Edward McMahon, 1978-1979

Edward McMahonEdward McMahon was acting president from 1978-1979.

Margaret Robinson Preska, 1979-1992

Margaret R. PreskaIn 1979, Dr. Margaret R. Preska began serving as the first woman President of Mankato State University.  Her tenure at Mankato State included an increase in enrollment, including increased numbers of international students, and innovations, such as Friday/Saturday College and academic program expansion.  The campus saw considerable new construction, including the Ostrander-Student Memorial Bell Tower, Alumni Foundation Building, Andreas and Standeford observatories, Wissink Hall, Pennington Building and the Memorial Library addition.

John B. Davis, Jr., 1992

John B. Davis, Jr.John B. Davis, Jr., was acting president during 1992.

Richard R. Rush, 1992-2001

Richard RushDr. Richard R. Rush’s administration focused on the student experience and led to the development of Learning Communities, First Year Experience, Maverick Hall and the full-tuition Presidential Scholars program. To reflect the growing mission and expanded programming, he guided a renaming process leading to the current name: Minnesota State University, Mankato.   

Rush partnered with the Alumni Foundation to increase focus on external fundraising to support buildings and programs and raised more than $38 million.  He worked to elevate the hockey programs to Division I, receiving NCAA approval and admission into the Western Collegiate Hockey Association. During his tenure, the Andreas Theatre and Taylor Center were constructed, and the Myers Fieldhouse and Centennial Student Union were renovated.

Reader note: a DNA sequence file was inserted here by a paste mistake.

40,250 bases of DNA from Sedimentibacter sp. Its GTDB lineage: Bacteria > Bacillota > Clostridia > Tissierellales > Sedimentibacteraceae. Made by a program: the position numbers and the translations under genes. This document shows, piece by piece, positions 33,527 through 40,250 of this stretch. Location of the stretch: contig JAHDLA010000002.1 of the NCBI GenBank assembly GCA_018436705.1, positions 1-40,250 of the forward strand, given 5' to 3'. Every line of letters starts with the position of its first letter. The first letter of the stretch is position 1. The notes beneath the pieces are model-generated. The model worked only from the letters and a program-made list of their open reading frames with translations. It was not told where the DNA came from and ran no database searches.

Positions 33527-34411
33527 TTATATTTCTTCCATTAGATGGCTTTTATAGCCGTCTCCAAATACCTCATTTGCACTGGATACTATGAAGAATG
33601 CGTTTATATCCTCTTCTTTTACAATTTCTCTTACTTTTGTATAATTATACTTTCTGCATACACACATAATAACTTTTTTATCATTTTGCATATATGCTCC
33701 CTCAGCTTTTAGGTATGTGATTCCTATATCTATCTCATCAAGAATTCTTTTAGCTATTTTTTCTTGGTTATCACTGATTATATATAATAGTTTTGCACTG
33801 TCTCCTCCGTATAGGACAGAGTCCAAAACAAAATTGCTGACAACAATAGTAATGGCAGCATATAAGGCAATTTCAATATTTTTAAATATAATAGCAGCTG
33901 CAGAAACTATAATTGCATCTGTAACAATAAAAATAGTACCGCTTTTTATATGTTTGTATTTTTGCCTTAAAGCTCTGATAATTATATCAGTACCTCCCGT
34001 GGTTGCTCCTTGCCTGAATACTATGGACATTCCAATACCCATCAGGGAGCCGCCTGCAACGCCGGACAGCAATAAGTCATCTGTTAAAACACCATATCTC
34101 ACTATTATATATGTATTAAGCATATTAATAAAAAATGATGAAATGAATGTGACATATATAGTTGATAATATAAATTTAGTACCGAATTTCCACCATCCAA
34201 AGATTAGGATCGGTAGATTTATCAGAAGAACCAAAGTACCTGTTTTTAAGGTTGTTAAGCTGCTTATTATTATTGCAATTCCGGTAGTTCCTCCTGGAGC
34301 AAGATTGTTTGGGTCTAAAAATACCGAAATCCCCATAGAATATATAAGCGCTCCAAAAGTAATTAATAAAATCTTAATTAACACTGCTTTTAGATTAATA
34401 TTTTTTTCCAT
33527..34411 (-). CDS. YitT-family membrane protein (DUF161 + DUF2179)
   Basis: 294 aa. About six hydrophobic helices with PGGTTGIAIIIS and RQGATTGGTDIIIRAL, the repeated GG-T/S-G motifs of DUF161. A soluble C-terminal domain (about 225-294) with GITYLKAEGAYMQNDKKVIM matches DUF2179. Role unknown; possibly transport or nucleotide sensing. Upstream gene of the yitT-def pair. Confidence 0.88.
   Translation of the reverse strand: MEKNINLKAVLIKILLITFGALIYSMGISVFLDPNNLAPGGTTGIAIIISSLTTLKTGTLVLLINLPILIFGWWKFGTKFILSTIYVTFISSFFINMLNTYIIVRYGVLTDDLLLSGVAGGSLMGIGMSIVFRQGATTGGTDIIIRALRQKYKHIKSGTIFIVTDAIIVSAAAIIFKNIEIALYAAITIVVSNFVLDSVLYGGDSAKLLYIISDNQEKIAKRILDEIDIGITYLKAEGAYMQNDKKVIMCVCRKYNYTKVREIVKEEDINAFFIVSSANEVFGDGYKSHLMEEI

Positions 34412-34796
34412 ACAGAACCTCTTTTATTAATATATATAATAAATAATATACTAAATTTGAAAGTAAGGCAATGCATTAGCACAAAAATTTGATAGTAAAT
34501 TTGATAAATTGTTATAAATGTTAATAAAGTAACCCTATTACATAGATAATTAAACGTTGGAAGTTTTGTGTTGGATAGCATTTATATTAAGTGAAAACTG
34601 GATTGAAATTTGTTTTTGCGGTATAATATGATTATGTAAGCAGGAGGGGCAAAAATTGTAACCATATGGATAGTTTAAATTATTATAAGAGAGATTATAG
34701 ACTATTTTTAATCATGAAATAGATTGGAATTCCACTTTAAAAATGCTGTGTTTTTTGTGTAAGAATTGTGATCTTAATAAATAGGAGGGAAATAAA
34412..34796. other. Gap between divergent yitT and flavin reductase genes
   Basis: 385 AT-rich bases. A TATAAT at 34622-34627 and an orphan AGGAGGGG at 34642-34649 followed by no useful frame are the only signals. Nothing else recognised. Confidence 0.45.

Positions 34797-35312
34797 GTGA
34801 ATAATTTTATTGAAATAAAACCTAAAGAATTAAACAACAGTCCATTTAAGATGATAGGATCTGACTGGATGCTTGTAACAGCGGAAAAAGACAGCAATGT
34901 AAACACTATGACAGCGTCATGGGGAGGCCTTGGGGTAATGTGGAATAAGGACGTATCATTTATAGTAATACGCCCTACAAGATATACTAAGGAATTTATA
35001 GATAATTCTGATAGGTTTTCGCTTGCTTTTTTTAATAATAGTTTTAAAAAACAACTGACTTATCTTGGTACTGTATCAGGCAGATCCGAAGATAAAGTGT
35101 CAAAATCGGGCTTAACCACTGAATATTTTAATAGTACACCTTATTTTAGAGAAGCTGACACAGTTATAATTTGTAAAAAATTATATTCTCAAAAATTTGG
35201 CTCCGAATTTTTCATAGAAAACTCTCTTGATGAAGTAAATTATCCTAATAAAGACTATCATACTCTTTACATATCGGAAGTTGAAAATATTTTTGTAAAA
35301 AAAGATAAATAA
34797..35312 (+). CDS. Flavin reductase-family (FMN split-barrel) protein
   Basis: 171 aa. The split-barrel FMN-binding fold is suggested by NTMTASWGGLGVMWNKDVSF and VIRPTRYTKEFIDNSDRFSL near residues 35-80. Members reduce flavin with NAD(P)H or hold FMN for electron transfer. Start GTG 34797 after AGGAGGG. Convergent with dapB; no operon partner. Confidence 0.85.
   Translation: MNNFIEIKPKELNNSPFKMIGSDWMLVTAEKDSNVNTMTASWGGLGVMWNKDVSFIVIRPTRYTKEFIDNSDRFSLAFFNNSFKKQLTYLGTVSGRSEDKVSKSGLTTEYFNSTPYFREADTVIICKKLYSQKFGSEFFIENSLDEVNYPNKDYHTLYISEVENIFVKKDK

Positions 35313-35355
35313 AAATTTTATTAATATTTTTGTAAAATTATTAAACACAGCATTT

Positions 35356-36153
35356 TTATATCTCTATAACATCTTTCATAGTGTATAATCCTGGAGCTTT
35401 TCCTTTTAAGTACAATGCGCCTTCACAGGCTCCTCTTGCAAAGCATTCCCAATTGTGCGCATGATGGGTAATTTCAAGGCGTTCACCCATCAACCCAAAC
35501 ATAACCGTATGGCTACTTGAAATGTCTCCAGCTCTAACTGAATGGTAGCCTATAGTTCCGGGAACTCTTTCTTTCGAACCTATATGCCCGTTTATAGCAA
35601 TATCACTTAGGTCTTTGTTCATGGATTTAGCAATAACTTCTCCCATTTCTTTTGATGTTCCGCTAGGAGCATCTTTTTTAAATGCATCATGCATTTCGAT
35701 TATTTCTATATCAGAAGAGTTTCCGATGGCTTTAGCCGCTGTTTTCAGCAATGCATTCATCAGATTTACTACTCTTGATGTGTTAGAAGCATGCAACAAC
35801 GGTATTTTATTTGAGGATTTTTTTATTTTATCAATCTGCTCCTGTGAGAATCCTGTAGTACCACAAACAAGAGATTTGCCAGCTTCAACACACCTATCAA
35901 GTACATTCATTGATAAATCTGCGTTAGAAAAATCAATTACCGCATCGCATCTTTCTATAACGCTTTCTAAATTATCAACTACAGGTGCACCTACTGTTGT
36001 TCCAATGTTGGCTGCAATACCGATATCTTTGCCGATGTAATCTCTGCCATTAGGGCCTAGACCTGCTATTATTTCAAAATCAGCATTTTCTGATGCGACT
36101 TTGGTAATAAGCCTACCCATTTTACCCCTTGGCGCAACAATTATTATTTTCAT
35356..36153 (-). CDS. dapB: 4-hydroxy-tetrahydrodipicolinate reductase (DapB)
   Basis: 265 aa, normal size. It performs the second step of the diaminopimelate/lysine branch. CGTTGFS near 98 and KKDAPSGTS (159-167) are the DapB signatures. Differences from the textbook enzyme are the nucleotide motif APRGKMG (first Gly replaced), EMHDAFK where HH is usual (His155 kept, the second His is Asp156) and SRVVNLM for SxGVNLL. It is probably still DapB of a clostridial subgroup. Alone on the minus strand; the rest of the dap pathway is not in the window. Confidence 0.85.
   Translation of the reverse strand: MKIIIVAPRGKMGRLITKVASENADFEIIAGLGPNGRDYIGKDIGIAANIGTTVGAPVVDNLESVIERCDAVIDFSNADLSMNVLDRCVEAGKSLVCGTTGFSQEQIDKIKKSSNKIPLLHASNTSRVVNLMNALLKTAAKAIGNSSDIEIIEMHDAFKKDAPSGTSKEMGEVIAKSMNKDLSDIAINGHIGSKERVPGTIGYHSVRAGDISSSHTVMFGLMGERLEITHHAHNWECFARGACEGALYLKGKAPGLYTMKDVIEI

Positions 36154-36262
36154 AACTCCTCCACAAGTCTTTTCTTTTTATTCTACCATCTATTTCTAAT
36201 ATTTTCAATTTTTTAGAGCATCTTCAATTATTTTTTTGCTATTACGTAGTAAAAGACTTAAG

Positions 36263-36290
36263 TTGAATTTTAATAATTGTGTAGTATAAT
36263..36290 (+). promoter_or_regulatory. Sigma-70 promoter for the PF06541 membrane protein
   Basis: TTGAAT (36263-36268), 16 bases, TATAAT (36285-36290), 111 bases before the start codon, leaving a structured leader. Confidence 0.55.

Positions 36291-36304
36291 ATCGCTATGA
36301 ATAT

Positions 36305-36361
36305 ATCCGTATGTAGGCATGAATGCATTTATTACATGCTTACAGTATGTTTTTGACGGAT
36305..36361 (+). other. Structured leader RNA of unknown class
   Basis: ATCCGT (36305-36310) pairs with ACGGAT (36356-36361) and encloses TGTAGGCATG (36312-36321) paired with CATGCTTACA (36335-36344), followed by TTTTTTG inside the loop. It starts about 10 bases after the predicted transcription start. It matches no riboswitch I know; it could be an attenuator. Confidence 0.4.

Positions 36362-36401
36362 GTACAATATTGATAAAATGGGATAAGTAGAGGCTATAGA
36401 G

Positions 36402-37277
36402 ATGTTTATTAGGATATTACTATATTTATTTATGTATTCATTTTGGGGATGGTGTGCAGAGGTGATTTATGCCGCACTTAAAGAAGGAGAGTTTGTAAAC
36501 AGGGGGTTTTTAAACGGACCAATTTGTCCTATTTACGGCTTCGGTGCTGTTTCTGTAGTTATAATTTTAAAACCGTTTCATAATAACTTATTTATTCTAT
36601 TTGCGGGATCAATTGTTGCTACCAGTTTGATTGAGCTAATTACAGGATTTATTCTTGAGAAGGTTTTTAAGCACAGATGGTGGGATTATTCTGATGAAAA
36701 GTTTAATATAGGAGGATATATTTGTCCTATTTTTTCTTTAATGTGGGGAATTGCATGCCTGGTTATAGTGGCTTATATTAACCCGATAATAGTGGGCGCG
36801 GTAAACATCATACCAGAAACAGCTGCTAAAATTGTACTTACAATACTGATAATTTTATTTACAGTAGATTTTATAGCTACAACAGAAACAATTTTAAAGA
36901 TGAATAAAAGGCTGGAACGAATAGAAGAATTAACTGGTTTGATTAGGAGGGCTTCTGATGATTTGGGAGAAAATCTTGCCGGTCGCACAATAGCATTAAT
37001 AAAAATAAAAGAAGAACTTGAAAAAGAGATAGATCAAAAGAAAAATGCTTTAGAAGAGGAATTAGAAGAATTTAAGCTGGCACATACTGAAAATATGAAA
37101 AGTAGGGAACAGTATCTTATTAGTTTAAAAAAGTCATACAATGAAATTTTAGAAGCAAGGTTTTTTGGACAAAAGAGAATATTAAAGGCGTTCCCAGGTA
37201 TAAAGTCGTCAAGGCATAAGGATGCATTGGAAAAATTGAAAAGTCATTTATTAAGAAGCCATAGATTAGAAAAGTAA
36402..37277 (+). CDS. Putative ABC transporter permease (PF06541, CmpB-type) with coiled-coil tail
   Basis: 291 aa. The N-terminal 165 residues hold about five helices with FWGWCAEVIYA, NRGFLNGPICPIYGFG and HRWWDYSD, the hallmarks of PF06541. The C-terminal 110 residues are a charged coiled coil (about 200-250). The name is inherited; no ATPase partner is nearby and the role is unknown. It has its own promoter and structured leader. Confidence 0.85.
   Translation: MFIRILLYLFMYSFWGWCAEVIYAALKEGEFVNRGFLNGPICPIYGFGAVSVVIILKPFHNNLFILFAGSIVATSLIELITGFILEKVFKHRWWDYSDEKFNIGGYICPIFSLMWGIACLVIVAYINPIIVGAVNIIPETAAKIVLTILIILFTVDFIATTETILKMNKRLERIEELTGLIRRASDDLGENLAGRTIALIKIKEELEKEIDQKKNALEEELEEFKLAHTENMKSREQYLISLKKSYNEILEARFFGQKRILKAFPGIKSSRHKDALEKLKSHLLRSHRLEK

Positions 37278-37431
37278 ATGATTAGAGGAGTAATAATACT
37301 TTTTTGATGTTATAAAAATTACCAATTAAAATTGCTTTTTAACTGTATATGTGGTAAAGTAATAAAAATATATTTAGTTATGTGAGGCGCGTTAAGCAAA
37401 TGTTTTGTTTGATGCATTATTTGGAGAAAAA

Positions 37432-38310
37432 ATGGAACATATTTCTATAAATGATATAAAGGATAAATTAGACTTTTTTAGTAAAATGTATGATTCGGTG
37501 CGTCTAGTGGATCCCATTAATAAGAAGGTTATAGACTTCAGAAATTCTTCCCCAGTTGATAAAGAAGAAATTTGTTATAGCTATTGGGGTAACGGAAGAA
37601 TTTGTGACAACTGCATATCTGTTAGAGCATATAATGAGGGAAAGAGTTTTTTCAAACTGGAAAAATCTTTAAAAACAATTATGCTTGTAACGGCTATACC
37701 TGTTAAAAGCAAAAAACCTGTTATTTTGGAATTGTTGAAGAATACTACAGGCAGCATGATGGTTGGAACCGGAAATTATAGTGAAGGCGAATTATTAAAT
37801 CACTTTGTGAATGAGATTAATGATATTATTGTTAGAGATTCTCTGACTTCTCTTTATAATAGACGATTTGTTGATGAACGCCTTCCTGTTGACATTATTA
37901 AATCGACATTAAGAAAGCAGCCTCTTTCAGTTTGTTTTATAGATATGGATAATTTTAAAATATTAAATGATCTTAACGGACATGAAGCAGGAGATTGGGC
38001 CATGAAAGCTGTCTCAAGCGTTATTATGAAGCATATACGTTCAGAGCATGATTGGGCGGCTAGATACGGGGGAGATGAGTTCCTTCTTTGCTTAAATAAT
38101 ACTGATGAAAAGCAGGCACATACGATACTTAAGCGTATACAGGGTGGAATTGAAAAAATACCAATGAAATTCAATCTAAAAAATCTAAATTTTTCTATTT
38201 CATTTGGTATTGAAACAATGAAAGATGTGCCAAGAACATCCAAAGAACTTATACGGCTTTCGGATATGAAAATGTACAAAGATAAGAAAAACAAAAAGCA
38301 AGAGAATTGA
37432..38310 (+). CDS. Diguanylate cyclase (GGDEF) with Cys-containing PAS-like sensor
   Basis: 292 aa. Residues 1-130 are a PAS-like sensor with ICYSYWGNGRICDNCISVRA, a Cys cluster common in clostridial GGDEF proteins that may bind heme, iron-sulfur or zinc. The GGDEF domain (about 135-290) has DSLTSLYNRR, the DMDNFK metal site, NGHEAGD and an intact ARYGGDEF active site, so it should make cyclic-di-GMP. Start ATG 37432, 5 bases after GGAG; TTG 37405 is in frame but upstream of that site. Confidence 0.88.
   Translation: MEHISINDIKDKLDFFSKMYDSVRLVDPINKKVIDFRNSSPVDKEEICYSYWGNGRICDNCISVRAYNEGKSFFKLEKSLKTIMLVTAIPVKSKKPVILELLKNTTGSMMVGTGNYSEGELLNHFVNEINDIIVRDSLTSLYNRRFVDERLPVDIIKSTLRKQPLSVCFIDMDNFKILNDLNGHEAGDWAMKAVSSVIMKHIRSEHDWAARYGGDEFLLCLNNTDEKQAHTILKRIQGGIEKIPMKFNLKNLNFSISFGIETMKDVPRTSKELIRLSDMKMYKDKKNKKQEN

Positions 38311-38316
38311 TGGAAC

Karen Boubel, 2001-2002

Karen BoubelKaren Boubel was Interim President from 2001- 2002.

Richard Davenport, 2002-2021

Richard DavenportDr. Richard Davenport expanded several initiatives to enhance the university environment, including A Great Place to Work, President’s Commission on the Status of Women and President’s Commission on Diversity. The University landscape saw significant change during his administration, including the construction of: Julia Sears Residence Community, Margaret Preska Residence Community, Ford Hall, University Dining Hall and the Clinical Sciences Building.  Under his leadership the University saw increased international student enrollment, expanded online and extended education programs and began offering applied doctoral degrees in education, nursing, and psychology.